iStock/alexandradabija It's true that no one sees the inside of your closet but you. However, doing a regular and thorough de-junking is as good for your soul as it is for your space. Have a hard time saying good-bye to things? Check out the KonMari method as detailed in The Life-Changing Magic of Tidying Up . It feels a little silly at first thanking your socks for their faithful service before chucking them in the trash, but it really does help you let go of things that served their purpose. Here are 10 unnecessary items you can chuck right now guilt-free .
most frequented by: Jews
In Hebrew, it's known as ha-kotel ha-ma'aravi. In English, it's usually referred to as the Wailing Wall or the Western Wall. But whatever you call it, it's old "¦ as in 2,000 years old. The Wall is all that remains of Jerusalem's Second Temple. King Solomon built the First Temple around 960 BCE, but after the Babylonians destroyed it and expelled the Jews from the region, construction began on its replacement. The Second Temple's luck wasn't much better. In 70 CE, the Romans flattened it—all but the Western Wall. Some historians claim Emperor Titus left this small section standing to remind the Jews who was in charge. The Jewish faithful, however, choose to view it as God's way of showing them that He hasn't forgotten about their whole "chosen" pact.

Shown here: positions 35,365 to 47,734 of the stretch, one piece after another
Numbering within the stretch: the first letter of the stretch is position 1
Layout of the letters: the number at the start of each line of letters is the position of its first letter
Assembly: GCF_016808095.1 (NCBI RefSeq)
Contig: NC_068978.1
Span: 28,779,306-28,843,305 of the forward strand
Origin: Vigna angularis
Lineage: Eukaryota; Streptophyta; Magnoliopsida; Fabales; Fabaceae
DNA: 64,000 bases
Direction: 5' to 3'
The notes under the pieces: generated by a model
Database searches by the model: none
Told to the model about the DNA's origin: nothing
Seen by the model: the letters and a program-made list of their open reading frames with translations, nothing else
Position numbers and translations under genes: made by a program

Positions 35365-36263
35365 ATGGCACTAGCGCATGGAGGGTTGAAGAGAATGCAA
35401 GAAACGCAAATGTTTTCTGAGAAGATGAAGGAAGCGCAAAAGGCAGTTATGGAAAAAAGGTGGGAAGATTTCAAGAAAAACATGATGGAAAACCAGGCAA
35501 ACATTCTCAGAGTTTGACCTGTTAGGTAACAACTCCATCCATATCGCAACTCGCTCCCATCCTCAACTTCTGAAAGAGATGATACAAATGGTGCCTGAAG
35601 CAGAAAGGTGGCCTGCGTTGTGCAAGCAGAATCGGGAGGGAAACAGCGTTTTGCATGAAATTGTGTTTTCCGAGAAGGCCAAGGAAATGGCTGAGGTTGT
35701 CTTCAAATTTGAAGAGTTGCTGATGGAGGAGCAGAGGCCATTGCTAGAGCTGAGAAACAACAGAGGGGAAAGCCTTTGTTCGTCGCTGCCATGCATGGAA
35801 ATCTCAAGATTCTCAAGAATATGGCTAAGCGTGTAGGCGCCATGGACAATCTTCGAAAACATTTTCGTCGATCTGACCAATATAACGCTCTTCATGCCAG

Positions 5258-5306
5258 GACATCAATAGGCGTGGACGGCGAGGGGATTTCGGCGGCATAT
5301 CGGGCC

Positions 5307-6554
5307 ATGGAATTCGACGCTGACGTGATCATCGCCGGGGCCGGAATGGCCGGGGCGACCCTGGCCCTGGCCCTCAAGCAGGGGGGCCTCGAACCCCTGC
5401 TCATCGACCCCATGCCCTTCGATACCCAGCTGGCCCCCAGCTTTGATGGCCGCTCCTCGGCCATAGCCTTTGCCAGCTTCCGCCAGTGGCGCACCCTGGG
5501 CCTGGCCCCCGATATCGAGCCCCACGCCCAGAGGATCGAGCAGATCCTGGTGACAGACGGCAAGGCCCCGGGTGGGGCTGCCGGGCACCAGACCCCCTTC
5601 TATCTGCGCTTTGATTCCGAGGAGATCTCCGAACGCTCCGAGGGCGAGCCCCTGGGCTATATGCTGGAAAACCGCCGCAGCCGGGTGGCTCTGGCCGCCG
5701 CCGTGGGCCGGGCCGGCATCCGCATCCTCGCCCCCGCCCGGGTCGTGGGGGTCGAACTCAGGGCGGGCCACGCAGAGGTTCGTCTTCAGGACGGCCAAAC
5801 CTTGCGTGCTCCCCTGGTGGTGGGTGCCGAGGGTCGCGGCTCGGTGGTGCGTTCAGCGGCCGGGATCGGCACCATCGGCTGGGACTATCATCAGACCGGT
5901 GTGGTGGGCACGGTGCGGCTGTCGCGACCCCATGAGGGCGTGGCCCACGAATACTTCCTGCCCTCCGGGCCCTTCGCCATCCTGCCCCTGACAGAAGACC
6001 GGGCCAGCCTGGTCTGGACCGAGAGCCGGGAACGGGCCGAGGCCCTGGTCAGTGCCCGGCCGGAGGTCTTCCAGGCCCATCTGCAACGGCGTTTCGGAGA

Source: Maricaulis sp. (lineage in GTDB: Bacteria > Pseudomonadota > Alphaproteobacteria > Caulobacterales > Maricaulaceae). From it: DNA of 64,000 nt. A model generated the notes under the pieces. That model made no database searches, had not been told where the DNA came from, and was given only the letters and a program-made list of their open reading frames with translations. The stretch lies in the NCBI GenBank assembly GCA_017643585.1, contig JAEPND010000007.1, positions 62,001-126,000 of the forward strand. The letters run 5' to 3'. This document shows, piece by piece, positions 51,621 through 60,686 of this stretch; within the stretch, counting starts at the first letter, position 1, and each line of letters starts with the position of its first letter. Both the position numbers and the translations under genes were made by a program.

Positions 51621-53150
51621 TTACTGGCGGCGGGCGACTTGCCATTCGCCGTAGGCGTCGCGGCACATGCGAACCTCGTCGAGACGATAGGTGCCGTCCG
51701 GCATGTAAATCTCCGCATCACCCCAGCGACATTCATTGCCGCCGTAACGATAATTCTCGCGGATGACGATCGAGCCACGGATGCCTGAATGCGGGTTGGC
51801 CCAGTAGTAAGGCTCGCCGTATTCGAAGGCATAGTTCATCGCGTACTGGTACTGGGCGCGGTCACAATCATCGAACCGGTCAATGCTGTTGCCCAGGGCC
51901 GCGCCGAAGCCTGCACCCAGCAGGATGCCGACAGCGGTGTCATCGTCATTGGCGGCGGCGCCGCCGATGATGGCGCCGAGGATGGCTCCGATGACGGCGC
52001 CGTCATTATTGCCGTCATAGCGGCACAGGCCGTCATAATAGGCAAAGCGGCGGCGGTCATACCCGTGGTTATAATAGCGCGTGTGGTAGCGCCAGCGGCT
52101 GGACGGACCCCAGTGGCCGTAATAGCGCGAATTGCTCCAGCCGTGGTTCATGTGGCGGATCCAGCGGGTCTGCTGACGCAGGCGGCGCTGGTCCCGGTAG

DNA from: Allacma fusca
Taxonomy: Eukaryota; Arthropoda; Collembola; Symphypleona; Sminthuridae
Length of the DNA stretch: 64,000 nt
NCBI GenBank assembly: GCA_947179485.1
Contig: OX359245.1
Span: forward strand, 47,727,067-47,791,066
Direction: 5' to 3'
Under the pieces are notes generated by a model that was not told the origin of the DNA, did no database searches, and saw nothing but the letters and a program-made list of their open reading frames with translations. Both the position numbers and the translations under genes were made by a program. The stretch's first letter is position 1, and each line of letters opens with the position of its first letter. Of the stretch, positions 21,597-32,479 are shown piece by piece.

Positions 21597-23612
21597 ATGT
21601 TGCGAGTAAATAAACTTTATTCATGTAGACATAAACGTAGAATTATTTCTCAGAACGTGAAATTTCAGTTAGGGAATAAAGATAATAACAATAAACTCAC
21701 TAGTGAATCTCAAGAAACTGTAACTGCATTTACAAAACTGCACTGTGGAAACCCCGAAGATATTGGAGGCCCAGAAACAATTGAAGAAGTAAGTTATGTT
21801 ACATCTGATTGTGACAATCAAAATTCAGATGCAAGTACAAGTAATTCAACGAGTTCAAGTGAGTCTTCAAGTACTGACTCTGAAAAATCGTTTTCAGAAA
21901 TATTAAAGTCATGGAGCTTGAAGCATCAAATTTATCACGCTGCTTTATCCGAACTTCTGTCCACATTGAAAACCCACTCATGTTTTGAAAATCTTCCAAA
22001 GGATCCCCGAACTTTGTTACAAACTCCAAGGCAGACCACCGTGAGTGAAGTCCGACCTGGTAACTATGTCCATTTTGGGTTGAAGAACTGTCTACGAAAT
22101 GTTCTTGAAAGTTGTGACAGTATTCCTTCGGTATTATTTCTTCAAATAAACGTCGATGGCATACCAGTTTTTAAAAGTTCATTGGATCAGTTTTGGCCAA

Westerners, observing Jewish worshippers crying over the destruction of the temple, dubbed it the Wailing Wall. But the appellation belies the site's much greater religious significance. For Jews, the Wall symbolizes God's presence, which is why millions of people come from all over the world to pray before the structure and insert written prayers into its crevices.
Unfortunately, as in just about everything else in the Middle East, the Wailing Wall is a point of controversy between Muslims and Jews. That's because the site is also home to the Dome of the Rock, one of the holiest sites in the Islamic religion. Muslims believe it's where Mohammed ascended into heaven with the messenger archangel, Gabriel.
Imagine you're a predator out hunting for food (and Jesse Ventura), but all the regular animals you would eat are nowhere to be found. You spend the entire day looking for food and find nothing. About 16 hours later your brain starts freaking out. It knows that if you can't find food, the jig will most certainly be up. So at this point, your brain doesn't give a tinkerer's damn about sunlight and sleep cycles -- it just wants you to find something to eat, and fast . You stay up well into the night and eventually find some nocturnal prey, devouring it desperately. Your brain (through the food-clock) makes a note of this time and declares it to be your new biological morning.